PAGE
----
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Re: Dereference string in foreach

by blue_cowdawg (Prior)
on Feb 13, 2013 at 20:28 UTC ( #1018629=note: print w/ replies, xml ) Need Help??


in reply to Dereference string in foreach

      Why? I would have expected that using the foreach $string acutally is assigned to whatever is the element of the array but aparently this is not the case.

Turn on strict and warnings and you'll see why.

use warnings; use strict; my $sref = \$string; foreach $string ( @array_of_strings ) { print $$sref; } $ perl sref_o.pl Global symbol "$string" requires explicit package name at sref_o.pl li +ne 4. Global symbol "$string" requires explicit package name at sref_o.pl li +ne 5. Global symbol "@array_of_strings" requires explicit package name at sr +ef_o.pl line 5. Execution of sref_o.pl aborted due to compilation errors.


Peter L. Berghold -- Unix Professional
Peter -at- Berghold -dot- Net; AOL IM redcowdawg Yahoo IM: blue_cowdawg


Comment on Re: Dereference string in foreach
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Re^2: Dereference string in foreach
by Anonymous Monk on Feb 13, 2013 at 21:06 UTC

    You don't need to be an utter cowdawg towards the OP -- strict and warnings are irrelevant to his issue.

    I don't fully grok the semantics of foreach but I suspect the correct answer is as follows:

    $sref = \$string sets $sref to point to the variable $string. All is well here. But then foreach enters the picture and localises $string -- this $string is only available to the inner loop. $sref continues pointing to the $string in the outer loop. Testing this without the string reference:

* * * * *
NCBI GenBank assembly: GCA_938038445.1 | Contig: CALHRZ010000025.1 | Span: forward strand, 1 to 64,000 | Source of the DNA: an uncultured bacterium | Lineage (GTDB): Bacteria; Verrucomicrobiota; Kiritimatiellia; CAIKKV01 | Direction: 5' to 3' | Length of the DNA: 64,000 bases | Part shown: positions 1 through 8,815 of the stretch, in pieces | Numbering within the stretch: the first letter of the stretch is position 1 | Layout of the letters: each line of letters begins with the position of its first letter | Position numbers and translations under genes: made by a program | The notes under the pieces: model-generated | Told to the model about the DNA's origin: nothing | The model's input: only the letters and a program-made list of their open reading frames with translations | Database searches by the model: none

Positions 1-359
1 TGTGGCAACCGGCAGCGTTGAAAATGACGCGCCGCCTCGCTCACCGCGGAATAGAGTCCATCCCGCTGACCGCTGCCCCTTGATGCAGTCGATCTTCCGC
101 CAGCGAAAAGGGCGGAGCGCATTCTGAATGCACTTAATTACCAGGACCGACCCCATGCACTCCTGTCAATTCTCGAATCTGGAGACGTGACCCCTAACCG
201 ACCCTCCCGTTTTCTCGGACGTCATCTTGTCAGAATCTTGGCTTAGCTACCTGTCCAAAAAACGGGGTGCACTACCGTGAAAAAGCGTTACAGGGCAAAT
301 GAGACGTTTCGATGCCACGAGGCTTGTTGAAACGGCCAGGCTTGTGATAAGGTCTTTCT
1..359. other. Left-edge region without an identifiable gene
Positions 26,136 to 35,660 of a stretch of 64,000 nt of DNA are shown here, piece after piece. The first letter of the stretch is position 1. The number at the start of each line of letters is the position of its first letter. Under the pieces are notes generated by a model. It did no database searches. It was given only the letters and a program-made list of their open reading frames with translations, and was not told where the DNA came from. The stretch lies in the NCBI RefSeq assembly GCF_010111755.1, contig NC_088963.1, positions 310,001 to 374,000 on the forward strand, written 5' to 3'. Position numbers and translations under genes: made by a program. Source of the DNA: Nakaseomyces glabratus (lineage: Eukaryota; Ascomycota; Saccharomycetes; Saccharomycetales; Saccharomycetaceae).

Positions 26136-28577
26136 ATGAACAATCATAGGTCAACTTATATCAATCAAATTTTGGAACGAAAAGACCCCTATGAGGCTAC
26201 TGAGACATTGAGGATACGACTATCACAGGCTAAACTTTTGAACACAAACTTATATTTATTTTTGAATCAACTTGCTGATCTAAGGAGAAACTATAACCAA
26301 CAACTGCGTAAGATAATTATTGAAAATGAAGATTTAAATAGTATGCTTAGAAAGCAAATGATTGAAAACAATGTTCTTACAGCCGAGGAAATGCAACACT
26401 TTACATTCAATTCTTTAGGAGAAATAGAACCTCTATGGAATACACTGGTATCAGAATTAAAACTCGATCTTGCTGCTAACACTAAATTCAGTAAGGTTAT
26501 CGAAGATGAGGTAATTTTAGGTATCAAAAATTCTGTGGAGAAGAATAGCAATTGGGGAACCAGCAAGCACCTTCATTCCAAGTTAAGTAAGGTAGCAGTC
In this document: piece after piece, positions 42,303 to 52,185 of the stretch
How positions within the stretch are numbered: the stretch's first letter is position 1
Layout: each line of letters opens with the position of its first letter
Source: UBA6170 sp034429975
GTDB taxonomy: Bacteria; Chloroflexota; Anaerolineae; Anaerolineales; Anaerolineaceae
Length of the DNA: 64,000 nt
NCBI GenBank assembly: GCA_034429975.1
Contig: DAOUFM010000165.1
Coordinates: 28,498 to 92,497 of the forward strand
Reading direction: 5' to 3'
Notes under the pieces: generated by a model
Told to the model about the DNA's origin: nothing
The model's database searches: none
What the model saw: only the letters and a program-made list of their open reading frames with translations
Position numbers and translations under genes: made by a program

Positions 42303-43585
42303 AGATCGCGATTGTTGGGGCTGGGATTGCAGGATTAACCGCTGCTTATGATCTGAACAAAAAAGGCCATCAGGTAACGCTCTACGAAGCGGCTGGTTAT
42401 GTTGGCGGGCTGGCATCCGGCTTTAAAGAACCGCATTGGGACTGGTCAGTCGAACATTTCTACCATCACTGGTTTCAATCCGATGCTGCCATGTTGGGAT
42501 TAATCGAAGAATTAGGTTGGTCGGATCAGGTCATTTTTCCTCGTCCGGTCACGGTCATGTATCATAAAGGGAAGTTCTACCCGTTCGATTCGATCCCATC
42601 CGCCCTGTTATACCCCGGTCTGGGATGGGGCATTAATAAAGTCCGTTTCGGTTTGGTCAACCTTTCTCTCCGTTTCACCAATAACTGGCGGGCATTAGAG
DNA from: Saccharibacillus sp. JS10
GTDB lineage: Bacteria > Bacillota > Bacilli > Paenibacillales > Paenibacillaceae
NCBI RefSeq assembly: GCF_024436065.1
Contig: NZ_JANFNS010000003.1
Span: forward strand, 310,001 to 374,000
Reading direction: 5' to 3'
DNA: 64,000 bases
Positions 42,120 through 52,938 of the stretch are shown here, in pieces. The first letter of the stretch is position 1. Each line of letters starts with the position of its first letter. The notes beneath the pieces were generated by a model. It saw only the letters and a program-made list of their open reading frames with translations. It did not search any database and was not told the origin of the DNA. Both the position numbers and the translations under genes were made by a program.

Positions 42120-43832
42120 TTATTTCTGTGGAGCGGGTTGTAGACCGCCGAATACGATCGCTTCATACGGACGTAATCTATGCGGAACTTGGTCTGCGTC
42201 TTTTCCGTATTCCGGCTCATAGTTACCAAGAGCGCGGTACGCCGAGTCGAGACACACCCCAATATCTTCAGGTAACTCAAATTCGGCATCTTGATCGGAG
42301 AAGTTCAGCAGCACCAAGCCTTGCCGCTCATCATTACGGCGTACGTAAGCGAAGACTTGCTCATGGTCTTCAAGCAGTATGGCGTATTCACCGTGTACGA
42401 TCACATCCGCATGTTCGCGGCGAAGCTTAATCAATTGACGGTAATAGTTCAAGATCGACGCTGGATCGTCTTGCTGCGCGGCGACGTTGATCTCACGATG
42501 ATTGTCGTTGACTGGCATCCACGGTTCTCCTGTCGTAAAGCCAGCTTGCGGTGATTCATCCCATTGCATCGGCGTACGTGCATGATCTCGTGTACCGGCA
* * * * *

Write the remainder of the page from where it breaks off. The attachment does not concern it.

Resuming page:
my $string = "I'm still here"; say $string; my @array_of_strings = qw/foo bar baz quux/; foreach $string ( @array_of_strings ) { say $string; } say $string; # output I'm still here foo bar baz quux I'm still here

    Yep, looks like what I described. Now, if you add the $sref, you'll notice it'll print the outer loop value for the whole time -- it points to the wrong $string.

      Thanks for that answer.
      Though quite some time has passed since I last read the corresponding paragraph in perldoc, I wouldn't have expected that the reference still points to the variable outside of the loop since it is used within the loop.

      All variables have been previouly defined using my (i.e. in the beginning of the script).

          You don't need to be an utter cowdawg towards the OP -- strict and warnings are irrelevant to his issue.

      I wasn't being mean, ornery or cantankerous. Take what I said at face value. If strict and warnings were turned on (as I showed) the problem would have shown itself very clearly.


      Peter L. Berghold -- Unix Professional
      Peter -at- Berghold -dot- Net; AOL IM redcowdawg Yahoo IM: blue_cowdawg

        Oh. I seem to have missed the part where the problem showed itself very clearly. I'm still not quite sure where it is shown, actually.

        Anyway, sorry about that. I did not particularly mean to lash out at you -- your advice just seemed like one of those "you must use strict even for the smallest script" posts that I sometimes see.

        > If strict and warnings were turned on (as I showed) the problem would have shown itself very clearly.

        Nope, it's another problem just at the same place.

        Using my fixes the errors but not the OP's problem, which is foreach localization and aliasing.

        use warnings; use strict; my $string; my @array_of_strings=1..3; my $sref = \$string; foreach $string ( @array_of_strings ) { print $$sref; } __END__ Use of uninitialized value in print at - line 8. Use of uninitialized value in print at - line 8. Use of uninitialized value in print at - line 8. lanx@nc10-ubuntu:~$

        Cheers Rolf

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